Jamie Lidell Made His Best Album By Finding Joy In His Family And The Voices Of Others

After moving to Nashville, the British singer and producer has a joyful album inspired by the soul of Chaka Khan and Stevie Wonder.

July 12, 2016
Jamie Lidell Made His Best Album By Finding Joy In His Family And The Voices Of Others Lindsey Rome, courtesy Jamie Lidell

Jamie Lidell, the London musician who recently moved to Nashville, is a man of several modes. Over the course of his career, he's vacillated between electronic and old-school soul, often mixing the two together; his 2013 self-titled dance record was inspired by Janet Jackson.


After years with Warp, Lidell will release a new album, Building A Beginning, in October, via
his own imprint, Jajulin Records. The album is a celebration of the good vibes of Stevie Wonder, and Lidell's new family life in the States. Its lead single, "Walk Right Back," is a quick punch of gorgeous, '80s-inspired pop-soul.

Over the phone from Nashville, Lidell spoke to The FADER about starting fresh after departing his longtime label, how co-writing and collaborators shaped his new album, and the joy of a newborn son.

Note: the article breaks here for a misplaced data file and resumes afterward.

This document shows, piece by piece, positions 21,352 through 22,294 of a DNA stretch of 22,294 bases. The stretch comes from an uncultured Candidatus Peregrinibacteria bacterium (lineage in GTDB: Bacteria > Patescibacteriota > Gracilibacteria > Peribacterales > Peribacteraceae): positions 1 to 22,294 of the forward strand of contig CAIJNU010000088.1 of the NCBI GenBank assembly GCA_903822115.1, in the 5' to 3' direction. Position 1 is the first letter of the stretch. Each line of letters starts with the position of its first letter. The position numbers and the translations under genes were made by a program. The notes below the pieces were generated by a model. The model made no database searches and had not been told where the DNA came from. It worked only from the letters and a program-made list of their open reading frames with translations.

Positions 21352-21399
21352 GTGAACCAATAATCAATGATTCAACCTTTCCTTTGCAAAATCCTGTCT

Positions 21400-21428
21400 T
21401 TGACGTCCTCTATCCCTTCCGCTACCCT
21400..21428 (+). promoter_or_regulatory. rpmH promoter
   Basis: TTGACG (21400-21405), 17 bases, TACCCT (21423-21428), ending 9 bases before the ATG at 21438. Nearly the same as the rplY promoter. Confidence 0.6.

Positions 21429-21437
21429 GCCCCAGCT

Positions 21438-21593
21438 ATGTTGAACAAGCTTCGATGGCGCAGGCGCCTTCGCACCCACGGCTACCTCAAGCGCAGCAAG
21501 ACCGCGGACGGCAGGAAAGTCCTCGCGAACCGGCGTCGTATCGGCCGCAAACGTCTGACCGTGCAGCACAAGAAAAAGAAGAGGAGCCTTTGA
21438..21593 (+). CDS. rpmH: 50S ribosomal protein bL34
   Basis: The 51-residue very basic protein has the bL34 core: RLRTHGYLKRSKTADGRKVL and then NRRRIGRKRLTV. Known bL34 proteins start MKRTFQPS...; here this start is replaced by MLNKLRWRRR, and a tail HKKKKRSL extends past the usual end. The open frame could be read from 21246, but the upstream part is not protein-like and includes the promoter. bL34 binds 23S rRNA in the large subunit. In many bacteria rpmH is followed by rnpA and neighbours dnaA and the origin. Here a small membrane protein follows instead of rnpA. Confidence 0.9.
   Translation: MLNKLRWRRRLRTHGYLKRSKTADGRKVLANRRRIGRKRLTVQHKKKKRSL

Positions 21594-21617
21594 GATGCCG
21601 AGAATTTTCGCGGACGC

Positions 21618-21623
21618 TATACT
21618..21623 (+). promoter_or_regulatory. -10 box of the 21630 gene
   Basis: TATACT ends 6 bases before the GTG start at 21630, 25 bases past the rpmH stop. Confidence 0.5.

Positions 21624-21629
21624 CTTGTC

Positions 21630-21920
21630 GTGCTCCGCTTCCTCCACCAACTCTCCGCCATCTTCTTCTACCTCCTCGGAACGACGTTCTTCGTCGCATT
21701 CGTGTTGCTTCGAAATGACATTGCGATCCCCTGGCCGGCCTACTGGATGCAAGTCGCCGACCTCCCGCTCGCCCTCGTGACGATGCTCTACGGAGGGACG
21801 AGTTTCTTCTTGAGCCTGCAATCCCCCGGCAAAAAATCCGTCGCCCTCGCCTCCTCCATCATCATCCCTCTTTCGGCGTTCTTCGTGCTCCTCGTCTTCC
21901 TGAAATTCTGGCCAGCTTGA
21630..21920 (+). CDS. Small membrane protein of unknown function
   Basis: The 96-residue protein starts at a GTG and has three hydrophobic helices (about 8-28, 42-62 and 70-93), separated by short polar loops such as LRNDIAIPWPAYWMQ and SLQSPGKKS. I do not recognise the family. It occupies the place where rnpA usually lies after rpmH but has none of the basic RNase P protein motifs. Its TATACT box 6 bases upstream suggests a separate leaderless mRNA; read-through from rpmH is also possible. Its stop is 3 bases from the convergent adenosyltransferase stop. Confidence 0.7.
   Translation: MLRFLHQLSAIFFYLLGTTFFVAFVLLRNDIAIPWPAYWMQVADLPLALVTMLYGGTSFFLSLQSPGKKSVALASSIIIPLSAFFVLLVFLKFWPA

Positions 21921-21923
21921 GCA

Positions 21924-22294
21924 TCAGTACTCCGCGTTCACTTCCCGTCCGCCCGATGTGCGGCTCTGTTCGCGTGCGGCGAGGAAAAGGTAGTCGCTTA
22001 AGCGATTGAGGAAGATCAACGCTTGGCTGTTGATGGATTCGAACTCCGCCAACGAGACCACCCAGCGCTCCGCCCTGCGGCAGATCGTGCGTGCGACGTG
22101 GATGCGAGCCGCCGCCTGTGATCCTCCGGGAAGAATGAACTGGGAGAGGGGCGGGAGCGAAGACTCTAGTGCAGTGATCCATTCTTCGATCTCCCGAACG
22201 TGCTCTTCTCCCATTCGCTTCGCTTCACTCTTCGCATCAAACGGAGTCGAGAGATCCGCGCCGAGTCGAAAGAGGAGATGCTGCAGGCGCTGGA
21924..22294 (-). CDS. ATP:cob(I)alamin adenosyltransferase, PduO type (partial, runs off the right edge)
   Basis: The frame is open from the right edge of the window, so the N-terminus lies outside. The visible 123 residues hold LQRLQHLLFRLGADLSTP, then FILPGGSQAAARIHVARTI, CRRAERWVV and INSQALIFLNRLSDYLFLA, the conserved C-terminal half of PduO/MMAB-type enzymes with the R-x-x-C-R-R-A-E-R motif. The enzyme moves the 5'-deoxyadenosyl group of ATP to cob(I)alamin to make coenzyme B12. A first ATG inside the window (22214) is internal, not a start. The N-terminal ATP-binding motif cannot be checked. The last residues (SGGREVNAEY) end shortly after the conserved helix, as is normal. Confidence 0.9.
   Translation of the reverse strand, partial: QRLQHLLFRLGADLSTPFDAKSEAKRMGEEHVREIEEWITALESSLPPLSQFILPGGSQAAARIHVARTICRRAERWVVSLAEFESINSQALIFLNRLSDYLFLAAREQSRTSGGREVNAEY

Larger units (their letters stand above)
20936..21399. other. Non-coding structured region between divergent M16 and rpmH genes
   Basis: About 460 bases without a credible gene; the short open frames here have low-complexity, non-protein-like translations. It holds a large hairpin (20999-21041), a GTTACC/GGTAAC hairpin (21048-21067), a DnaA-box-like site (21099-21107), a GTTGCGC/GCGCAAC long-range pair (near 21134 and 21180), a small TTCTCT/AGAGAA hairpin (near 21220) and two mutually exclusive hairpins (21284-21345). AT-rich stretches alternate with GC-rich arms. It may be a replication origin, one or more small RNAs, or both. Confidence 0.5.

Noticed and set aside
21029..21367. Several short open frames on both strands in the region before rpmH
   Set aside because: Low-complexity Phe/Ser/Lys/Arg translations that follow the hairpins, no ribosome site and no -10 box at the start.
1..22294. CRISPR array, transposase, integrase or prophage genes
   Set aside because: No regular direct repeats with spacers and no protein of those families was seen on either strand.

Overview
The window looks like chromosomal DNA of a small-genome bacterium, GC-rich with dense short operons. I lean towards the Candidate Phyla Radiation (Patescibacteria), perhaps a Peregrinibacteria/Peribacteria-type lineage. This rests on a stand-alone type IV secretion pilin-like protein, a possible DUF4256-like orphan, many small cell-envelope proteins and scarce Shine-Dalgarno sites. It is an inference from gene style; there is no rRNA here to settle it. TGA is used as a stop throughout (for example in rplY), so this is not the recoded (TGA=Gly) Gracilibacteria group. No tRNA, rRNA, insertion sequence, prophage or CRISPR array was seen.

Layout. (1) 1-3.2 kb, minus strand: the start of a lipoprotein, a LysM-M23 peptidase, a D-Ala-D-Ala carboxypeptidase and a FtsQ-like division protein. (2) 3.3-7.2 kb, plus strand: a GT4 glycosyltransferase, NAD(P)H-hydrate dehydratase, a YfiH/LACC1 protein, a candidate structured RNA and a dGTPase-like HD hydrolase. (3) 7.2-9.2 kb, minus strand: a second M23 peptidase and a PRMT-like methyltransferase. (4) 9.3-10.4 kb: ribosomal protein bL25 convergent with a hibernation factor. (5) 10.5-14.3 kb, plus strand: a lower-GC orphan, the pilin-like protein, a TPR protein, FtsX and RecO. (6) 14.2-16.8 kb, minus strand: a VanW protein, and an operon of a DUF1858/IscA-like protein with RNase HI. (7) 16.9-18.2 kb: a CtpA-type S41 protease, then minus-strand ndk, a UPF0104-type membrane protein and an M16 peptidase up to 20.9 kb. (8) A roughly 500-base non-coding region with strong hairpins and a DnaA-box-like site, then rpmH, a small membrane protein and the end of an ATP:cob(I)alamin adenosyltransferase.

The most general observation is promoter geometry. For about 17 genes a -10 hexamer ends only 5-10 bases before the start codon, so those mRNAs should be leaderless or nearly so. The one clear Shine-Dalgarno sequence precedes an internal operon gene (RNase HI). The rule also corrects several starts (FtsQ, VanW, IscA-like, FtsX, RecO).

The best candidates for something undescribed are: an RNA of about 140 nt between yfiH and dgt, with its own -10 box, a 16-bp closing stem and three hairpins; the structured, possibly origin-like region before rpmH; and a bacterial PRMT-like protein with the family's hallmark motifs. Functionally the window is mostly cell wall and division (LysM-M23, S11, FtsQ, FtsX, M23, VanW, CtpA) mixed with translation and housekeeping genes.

What was your thinking on refocusing your sound again on this album?

On the last two records, I was moving quite quickly, which can be great. But I didn't want to rush this one, because I'm not with Warp anymore. I made the conscious decision to leave the label one album ahead of my contract, actually, which was fine. I've known — you know, I was on Warp for 14 years. I've known them very well, so they were like, "Yeah, just go man. It's all good.

So knowing I was going to come back with this little fresh opportunity, I really explored my options as a songwriter. I've done a lot of collaborations. I got my Grammy nomination this year as a writer and producer with Lianne La Havas, and a Juno nomination with A-Trak, so you know, I've kind of started to dip my toe in the water of doing co-writing, which was a very big shift for me. It's been great, but it's also just made me realize the importance of a good song. So I was like, "If I'm going to come back with my stuff, I want these songs to be air-tight."


You worked with tons of collaborators on this album. What was it like to bring such a big group together?